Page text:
Next week’s General Elections are likely to be a watershed for the country’s relations with the international community, according to analysts in the UK press.
Get it right with and the election passes off peacefully and Kenya will once again be welcomed with open arms into the international community, with Britain in particular being anxious to resume good relations with Nairobi as it prepares to enter a post-Brexit world.
But get it wrong, with violence and election fraud, and Kenya could once again become an international pariah shunned on the world stage with an inevitable economic cost to boot.
Some commentators in the UK are predicting violence like that witnessed ten years ago, with The Independent newspaper warning that “the government's failure to address old wounds risks passing them along for generations with the potential for cycles of violence.”
The paper warns that there remains “deep-seated hatred over unresolved injustices.” It also points out that though some changes have been made, the country has not made much-needed reforms to its security forces tasked with upholding peace across the country.
“Experts say that if Kenya's injustices are not addressed, it is a matter of when, not if, violence will occur again…Ensuring justice for past violations and addressing their root causes is imperative in establishing a society that abides by the rule of law.”
The Independent also quotes Prof Ronald Slye of Seattle University, a former member of Kenya's Truth, Justice and Reconciliation Commission, as saying: "In the short run, it may make sense to ignore such tensions in order to achieve short-term political gains...In the long run it risks, at best, a situation of stasis in terms of development and, at worst, a repeat of some of the worst violence the country has seen.”
Hundreds of media representatives and 5,000 international observers are expected to be monitoring and covering next week's poll.
The Guardian quotes Rashid Abdi, a regional analyst at the International Crisis Group, as saying that the murder of IEBC election official Chris Msando was an extremely concerning development.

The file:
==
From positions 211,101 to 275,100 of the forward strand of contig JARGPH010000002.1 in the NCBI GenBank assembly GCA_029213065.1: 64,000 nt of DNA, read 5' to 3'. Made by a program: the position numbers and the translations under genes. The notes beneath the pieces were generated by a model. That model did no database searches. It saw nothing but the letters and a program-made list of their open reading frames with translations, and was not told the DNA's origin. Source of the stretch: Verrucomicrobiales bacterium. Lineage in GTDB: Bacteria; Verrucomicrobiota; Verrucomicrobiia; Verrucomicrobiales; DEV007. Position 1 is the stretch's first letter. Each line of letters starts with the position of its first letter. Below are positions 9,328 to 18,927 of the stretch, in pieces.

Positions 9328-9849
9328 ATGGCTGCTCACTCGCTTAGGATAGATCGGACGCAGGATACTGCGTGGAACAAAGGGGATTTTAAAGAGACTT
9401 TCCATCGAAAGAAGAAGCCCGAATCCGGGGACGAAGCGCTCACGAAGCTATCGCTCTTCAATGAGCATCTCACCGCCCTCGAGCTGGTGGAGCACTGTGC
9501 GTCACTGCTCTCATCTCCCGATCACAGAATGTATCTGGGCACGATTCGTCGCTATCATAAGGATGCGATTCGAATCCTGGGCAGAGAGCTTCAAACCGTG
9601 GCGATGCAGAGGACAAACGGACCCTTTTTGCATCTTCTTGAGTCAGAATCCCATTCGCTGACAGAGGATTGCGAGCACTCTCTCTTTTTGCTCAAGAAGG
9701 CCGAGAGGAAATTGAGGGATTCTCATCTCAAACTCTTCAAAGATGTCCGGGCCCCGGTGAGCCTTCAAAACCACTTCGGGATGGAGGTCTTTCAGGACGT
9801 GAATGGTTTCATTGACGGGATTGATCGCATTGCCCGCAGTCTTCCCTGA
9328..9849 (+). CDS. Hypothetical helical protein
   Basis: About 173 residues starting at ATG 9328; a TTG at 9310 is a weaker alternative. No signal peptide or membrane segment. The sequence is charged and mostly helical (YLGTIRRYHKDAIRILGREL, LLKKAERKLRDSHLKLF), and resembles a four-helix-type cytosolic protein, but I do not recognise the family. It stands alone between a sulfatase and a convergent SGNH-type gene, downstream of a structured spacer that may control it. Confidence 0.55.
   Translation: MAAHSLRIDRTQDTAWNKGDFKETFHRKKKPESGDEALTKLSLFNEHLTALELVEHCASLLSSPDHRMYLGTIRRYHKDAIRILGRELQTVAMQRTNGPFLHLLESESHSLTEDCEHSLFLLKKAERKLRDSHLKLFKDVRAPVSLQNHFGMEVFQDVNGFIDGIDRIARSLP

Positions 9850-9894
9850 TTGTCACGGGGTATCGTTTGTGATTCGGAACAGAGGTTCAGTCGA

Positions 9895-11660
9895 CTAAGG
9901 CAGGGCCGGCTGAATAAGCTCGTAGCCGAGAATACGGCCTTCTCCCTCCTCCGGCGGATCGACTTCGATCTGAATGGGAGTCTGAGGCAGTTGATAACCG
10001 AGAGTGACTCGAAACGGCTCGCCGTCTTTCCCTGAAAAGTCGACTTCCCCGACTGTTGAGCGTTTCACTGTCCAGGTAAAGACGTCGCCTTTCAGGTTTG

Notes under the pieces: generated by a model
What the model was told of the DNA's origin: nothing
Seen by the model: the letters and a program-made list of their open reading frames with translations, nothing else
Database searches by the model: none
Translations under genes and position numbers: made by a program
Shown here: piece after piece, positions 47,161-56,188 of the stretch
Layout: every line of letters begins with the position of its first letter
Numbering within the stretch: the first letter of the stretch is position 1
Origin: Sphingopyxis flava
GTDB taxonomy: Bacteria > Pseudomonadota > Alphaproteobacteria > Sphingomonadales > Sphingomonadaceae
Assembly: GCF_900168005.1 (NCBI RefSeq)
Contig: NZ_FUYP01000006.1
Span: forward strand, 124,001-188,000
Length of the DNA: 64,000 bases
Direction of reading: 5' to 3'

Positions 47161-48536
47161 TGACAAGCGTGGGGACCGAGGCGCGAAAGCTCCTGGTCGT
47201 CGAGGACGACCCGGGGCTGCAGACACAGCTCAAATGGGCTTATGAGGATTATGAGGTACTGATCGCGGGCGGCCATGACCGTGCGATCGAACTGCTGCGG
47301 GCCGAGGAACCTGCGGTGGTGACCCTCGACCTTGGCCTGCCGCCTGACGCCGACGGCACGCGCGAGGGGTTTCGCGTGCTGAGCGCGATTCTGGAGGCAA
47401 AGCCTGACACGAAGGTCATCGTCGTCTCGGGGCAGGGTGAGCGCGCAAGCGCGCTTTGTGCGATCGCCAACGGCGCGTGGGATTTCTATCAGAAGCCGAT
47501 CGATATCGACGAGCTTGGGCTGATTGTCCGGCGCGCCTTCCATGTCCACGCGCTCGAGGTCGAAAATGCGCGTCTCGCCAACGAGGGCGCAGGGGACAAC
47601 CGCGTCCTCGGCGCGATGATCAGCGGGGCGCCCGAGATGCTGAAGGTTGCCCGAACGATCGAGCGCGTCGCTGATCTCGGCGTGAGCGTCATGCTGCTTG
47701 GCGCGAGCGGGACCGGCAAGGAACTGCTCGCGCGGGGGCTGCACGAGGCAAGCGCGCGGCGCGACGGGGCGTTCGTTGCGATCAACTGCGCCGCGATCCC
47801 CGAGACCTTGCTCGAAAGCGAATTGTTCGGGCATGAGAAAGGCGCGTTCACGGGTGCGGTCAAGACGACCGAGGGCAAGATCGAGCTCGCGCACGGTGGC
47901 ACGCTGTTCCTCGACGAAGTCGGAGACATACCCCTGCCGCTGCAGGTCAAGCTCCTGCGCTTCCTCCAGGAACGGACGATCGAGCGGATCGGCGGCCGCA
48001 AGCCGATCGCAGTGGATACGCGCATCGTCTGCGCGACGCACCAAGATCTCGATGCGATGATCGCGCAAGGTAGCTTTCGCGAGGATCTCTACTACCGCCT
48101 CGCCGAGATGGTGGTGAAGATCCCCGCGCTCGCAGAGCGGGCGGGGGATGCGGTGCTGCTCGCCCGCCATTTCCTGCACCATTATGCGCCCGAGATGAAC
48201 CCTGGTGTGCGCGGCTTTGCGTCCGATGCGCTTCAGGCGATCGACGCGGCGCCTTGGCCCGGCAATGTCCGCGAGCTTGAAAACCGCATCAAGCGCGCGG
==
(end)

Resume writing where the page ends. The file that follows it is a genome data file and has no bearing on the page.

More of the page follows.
He said the killing of “someone who was involved in a critical component of the elections, the electronic infrastructure” would “definitely raise suspicions and undermine public confidence in the outcome” of the poll.
Human Rights Watch also said Mr Msando’s death should be urgently investigated.
The United States and the United Kingdom said they were "gravely concerned" by the murder, calling for "free, fair, credible and peaceful elections" in Kenya.
The two countries also offered assistance in the investigation. Mr Msando's family urged the Kenyan government to accept the offer in order to "conclude the matter with urgency".
However, The Guardian also says that most analysts opine that “the prospect of disorder on the scale of 2007 is remote, though some local clashes are to be expected during the campaign and after the results are declared.”
The Financial Times (FT) says that polls “suggest the presidential race is extremely tight and both men are using multiple tactics to gain whatever advantage they can as voting day nears.”
It says that one of the critical issues remains Judicial independence which it says “is a sensitive subject in Kenya because Mr Kenyatta was declared the winner of the 2013 presidential election only after a supreme court appeal by Mr Odinga, who was also his main challenger then, failed.”
Many losers are expected to appeal against their defeats to the courts.
However one western diplomat told the FT: “The judiciary is the best prepared of the different institutions participating in the election.”